In extensive tests in Nova Scotia, survival instructors and students have made successful underwater escapes in cold water using the Shark Air Pocket. If it really does help to save lives in real accidents, Sheffield University students will be able to claim part of the credit.

(Photograph omitted)

Start your day with The Independent, sign up for daily news emails
ebooks
ebooksA special investigation by Andy McSmith
Latest stories from i100
Have you tried new the Independent Digital Edition apps?
Independent Dating
and  

By clicking 'Search' you
are agreeing to our
Terms of Use.

iJobs Job Widget
iJobs General

Recruitment Genius: Automotive Service Advisor - Franchised Main Dealer

£18000 - £25000 per annum: Recruitment Genius: This successful, family owned m...

Ashdown Group: Digital Marketing Executive - West London - £35,000

£28000 - £35000 per annum: Ashdown Group: A luxury fashion retailer based in W...

Ashdown Group: IT Systems Engineer - East Riding of Yorkshire

£30000 - £35000 per annum: Ashdown Group: IT Systems Engineer - East Riding of...

Recruitment Genius: IT Technician / Epos Engineer - Crayford

£15000 - £18000 per annum: Recruitment Genius: This retail and hospitality til...

Day In a Page

Homeless Veterans campaign: Donations hit record-breaking £1m target after £300,000 gift from Lloyds Bank

Homeless Veterans campaign

Donations hit record-breaking £1m target after huge gift from Lloyds Bank
Flight MH370 a year on: Lost without a trace – but the search goes on

Lost without a trace

But, a year on, the search continues for Flight MH370
Germany's spymasters left red-faced after thieves break into brand new secret service HQ and steal taps

Germany's spy HQ springs a leak

Thieves break into new €1.5bn complex... to steal taps
International Women's Day 2015: Celebrating the whirlwind wit of Simone de Beauvoir

Whirlwind wit of Simone de Beauvoir

Simone de Beauvoir's seminal feminist polemic, 'The Second Sex', has been published in short-form for International Women's Day
Mark Zuckerberg’s hiring policy might suit him – but it wouldn’t work for me

Mark Zuckerberg’s hiring policy might suit him – but it wouldn’t work for me

Why would I want to employ someone I’d be happy to have as my boss, asks Simon Kelner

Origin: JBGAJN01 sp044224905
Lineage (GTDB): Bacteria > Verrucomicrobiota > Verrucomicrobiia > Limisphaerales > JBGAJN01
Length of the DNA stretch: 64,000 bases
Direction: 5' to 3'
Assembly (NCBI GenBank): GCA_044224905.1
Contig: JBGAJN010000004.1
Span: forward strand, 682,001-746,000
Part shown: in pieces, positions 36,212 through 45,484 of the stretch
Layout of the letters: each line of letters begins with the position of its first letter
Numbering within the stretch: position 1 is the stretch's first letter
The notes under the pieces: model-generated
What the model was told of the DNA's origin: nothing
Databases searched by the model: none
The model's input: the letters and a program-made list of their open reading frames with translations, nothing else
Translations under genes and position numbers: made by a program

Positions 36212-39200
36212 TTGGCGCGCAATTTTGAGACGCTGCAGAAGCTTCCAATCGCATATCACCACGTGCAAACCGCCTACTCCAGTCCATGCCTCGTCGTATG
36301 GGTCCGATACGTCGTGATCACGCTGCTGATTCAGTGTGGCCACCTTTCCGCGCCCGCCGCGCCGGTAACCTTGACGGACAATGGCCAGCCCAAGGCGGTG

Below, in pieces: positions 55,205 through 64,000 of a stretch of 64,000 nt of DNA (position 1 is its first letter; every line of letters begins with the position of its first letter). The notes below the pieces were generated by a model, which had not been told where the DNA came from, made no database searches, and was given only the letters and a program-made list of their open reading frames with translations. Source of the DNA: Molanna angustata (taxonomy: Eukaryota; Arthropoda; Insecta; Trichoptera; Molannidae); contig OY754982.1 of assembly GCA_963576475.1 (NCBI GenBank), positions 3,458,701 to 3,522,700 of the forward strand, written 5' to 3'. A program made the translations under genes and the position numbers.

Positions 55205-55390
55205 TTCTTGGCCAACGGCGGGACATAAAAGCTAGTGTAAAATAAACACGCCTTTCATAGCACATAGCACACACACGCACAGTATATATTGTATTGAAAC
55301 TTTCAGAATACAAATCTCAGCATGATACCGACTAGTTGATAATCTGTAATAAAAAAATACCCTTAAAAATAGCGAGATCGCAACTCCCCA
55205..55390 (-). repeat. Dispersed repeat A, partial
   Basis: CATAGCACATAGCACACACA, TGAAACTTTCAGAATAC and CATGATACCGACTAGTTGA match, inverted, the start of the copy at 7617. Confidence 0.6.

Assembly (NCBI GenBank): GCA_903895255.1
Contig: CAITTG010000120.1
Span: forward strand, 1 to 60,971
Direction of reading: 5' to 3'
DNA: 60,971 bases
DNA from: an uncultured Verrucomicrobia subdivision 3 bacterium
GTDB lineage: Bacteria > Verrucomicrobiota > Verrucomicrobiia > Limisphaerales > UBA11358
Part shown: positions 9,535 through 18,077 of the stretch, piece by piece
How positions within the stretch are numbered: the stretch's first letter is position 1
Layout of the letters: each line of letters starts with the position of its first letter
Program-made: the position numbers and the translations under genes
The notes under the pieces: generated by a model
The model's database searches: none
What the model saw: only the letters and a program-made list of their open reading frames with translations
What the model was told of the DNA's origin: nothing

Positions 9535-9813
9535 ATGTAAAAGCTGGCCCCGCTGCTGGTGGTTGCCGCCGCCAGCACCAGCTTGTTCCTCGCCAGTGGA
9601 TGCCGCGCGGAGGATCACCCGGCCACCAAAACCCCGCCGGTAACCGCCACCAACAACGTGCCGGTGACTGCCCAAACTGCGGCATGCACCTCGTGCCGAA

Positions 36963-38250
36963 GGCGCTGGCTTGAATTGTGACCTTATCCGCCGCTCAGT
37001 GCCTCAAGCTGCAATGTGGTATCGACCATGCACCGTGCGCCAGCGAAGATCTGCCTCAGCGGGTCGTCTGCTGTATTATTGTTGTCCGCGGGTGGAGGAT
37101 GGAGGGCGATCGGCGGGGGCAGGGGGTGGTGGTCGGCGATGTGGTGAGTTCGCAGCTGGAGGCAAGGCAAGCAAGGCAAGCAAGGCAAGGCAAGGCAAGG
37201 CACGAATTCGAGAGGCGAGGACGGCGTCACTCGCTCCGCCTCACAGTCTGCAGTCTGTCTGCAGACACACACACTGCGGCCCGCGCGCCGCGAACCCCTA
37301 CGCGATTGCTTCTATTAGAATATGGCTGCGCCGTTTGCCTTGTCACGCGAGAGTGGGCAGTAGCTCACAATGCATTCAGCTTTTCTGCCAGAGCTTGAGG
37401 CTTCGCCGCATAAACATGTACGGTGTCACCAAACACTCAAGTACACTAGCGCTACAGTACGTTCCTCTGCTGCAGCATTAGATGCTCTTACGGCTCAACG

Confessions of a planespotter: With three Britons under arrest in the UAE, the perils have never been more apparent

Confessions of a planespotter

With three Britons under arrest in the UAE, the perils have never been more apparent. Sam Masters explains the appeal
Russia's gulag museum 'makes no mention' of Stalin's atrocities

Russia's gulag museum

Ministry of Culture-run site 'makes no mention' of Stalin's atrocities
The big fresh food con: Alarming truth behind the chocolate muffin that won't decay

The big fresh food con

Joanna Blythman reveals the alarming truth behind the chocolate muffin that won't decay
Virginia Ironside was my landlady: What is it like to live with an agony aunt on call 24/7?

Virginia Ironside was my landlady

Tim Willis reveals what it's like to live with an agony aunt on call 24/7
Paris Fashion Week 2015: The wit and wisdom of Manish Arora's exercise in high camp

Paris Fashion Week 2015

The wit and wisdom of Manish Arora's exercise in high camp
8 best workout DVDs

8 best workout DVDs

If your 'New Year new you' regime hasn’t lasted beyond February, why not try working out from home?
Paul Scholes column: I don't believe Jonny Evans was spitting at Papiss Cissé. It was a reflex. But what the Newcastle striker did next was horrible

Paul Scholes column

I don't believe Evans was spitting at Cissé. It was a reflex. But what the Newcastle striker did next was horrible
Miguel Layun interview: From the Azteca to Vicarage Road with a million followers

From the Azteca to Vicarage Road with a million followers

Miguel Layun is a star in Mexico where he was criticised for leaving to join Watford. But he says he sees the bigger picture
Frank Warren column: Amir Khan ready to meet winner of Floyd Mayweather v Manny Pacquiao

Khan ready to meet winner of Mayweather v Pacquiao

The Bolton fighter is unlikely to take on Kell Brook with two superstar opponents on the horizon, says Frank Warren
War with Isis: Iraq's government fights to win back Tikrit from militants - but then what?

Baghdad fights to win back Tikrit from Isis – but then what?

Patrick Cockburn reports from Kirkuk on a conflict which sectarianism has made intractable